Saturday, July 28, 2012

UN Arms Trade Treaty: A Missed Opportunity

Last night, after month-long talks at the United Nations headquarters in New York, the Arms Trade Treaty (ATT), otherwise known as the 'small arms treaty,' failed to garner a consensus. In what could have been a foreign policy triumph for the Obama Administration in the midst of his reelection campaign, the negotiations were postponed until the 67th session of the UN in September. The United States, alongside China and Russia, requested more time to consider the implications of the legislation on their sovereignty, effectively putting it off until the fall. As a result of their inaction, the US and the world will face myriad consequences in a time of increased violence, particularly in West and North Africa, and the Middle East.

Photo by Norbert Nagel, Mörfelden-Walldorf, Germany

The potential UN Arms Trade Treaty, an idea first proposed in 2006, ultimately aims to combat the illicit arms trade industry by calling upon signatories to close loopholes in their trade policies that contribute to the multibillion-dollar black market economy. And as Snopes explains, it would not circumvent the second amendment, requiring a two-thirds majority vote in the Senate to be put up for ratification. Even if ratified, the treaty will not directly affect the American people, something that has become a recent fear in conservative circles. Instead, a limitation on arms sales would be sought at the international level. As the global leader in arms exports, the United States in particular would see tighter arms sales restrictions if the treaty were adopted and ratified. Undoubtedly, this could impact the US' ability to influence events abroad, both consciously and unintentionally. 

Aside from the concern over the potential diminishing of US influence abroad, the ATT could not have come up at a more appropriate time in recent years. But in considering the current influx of violence across the world, the failure to reach an agreement on a final resolution in this context is embarrassing. Knowing that arms sales inevitably spill over into the black market, and that the US and Russia are 'aiding' rebel and Syrian forces (respectively), a collective decision was greatly needed to set a precedent against irresponsible arms dealings. A resolution would have also sent a clear message to perpetuators of violence around the world: the international community is committed to stifling the resources that undermine democracy and the rule of law.

What's also disconcerting about the collapse of an arms treaty the world so desperately needs is the message inaction sends to oppressive governments, refugees and other victims of armed conflict. Today's events can only embolden President Assad and other such tyrants as they watch the highest international body deadlocked in an arms treaty in the General Assembly, unable to come to an agreement. Refugees and other displaced peoples are cruelly relegated to the status of collateral damage on the Security Council's chessboard, as its permanent members have a history of destabilizing arms sales that reflect the economic value of such shady dealings. If we can't stop profitting off of armed conflict now and commit to tighter legislation on the import and export of arms materials, when will we? When the domestic political forecast has tempered?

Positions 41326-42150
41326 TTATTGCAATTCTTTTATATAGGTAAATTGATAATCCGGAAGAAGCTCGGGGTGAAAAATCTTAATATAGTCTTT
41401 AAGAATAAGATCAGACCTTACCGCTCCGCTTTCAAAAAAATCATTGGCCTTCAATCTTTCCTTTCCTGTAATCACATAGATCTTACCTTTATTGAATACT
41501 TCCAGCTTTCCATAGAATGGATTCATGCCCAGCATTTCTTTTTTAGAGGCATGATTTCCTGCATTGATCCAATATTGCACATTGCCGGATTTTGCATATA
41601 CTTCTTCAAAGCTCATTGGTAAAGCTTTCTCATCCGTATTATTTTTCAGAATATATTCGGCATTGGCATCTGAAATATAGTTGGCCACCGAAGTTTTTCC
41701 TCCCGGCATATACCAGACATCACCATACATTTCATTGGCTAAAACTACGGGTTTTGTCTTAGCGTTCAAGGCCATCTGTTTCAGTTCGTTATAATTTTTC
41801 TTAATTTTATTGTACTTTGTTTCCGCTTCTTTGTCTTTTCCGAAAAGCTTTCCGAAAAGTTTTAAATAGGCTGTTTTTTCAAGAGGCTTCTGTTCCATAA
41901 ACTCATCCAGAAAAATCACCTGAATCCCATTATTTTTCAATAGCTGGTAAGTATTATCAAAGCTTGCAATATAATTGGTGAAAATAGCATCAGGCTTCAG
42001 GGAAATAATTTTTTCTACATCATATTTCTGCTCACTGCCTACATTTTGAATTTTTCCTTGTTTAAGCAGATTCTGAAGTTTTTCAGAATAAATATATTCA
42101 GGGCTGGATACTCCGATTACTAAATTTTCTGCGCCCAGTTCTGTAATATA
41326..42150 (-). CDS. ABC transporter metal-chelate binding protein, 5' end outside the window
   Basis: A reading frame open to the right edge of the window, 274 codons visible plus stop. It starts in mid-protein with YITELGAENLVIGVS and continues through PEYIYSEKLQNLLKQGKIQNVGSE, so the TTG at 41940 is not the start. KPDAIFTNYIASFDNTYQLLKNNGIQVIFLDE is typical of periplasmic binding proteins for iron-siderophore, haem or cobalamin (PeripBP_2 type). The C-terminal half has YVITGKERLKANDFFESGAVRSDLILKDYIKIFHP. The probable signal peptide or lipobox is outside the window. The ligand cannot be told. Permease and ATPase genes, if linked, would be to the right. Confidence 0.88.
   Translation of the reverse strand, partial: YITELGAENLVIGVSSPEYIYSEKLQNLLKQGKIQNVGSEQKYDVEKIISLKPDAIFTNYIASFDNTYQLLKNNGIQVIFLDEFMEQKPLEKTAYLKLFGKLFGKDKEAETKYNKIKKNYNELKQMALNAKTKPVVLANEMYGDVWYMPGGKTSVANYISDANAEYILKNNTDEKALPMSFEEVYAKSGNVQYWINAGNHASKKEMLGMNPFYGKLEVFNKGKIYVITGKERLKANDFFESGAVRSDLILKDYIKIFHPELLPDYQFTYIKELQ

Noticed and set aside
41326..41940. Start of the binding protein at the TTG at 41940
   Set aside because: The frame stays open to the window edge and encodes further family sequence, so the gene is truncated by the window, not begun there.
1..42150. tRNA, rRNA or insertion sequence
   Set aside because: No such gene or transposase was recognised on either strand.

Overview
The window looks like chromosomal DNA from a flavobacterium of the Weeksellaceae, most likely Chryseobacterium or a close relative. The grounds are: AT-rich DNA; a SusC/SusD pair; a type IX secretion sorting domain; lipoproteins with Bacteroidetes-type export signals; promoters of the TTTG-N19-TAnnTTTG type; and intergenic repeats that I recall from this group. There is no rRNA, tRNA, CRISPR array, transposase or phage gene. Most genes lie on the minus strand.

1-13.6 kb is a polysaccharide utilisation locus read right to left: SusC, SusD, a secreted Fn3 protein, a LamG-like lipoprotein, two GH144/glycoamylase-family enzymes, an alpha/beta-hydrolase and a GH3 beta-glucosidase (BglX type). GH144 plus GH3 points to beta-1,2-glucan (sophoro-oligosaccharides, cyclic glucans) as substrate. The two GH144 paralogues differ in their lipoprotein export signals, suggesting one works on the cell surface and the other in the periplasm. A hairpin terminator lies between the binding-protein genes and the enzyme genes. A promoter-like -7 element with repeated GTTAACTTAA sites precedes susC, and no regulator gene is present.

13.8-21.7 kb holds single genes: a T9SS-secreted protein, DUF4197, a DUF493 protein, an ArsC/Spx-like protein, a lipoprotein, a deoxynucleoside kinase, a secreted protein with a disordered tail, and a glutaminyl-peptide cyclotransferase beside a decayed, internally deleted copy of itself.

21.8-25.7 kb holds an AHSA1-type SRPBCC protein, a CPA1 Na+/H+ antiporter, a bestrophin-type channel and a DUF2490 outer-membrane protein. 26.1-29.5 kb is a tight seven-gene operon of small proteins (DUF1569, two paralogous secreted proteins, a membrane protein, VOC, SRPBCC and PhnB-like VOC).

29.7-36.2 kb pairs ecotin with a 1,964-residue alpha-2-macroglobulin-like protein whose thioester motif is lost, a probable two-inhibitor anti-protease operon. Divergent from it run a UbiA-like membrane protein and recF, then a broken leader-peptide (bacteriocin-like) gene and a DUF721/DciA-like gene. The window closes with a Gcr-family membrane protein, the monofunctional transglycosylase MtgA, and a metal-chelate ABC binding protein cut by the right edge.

Perhaps the Obama Administration is serious about reviewing the ATT's practical application, exercising healthy caution on the campaign trail. However, given the domestic backlash of supporting a two-state solution in Israel based on the pre-1967 borders, signing the Arms Trade Treaty would allow the United States to better posture itself in the realm of foreign policy. Ratification of the treaty could also give Obama another dimension to his approach to combatting terrorism abroad without increasing military spending, as illicit weapons often end up in the hands of organized criminals and terrorists. And yet, despite the potential rewards for signing the treaty, the US will most likely put it off until the political timing is right and/or when the presidential elections are over. Right now, domestic politics trump foreign policy for the Obama Administration amidst a civil war in Syria, chaos in Mali, suppression of popular protests across the Middle East and political transformations in Tunisia, Libya, Egypt and Morocco. I wouldn't call it the best time for the world's superpower to turn completely inward. 

Don't bet on September's UN session to go much differently, unless the US and other great powers rethink the benefits of multilateral negotiation when the world needs it most, and if Obama's reelection team decides that a foreign policy victory is good for their campaign. Let us also hope that the world's leaders will see the wisdom in the long-term effects the ATT will have: less global insecurity. 

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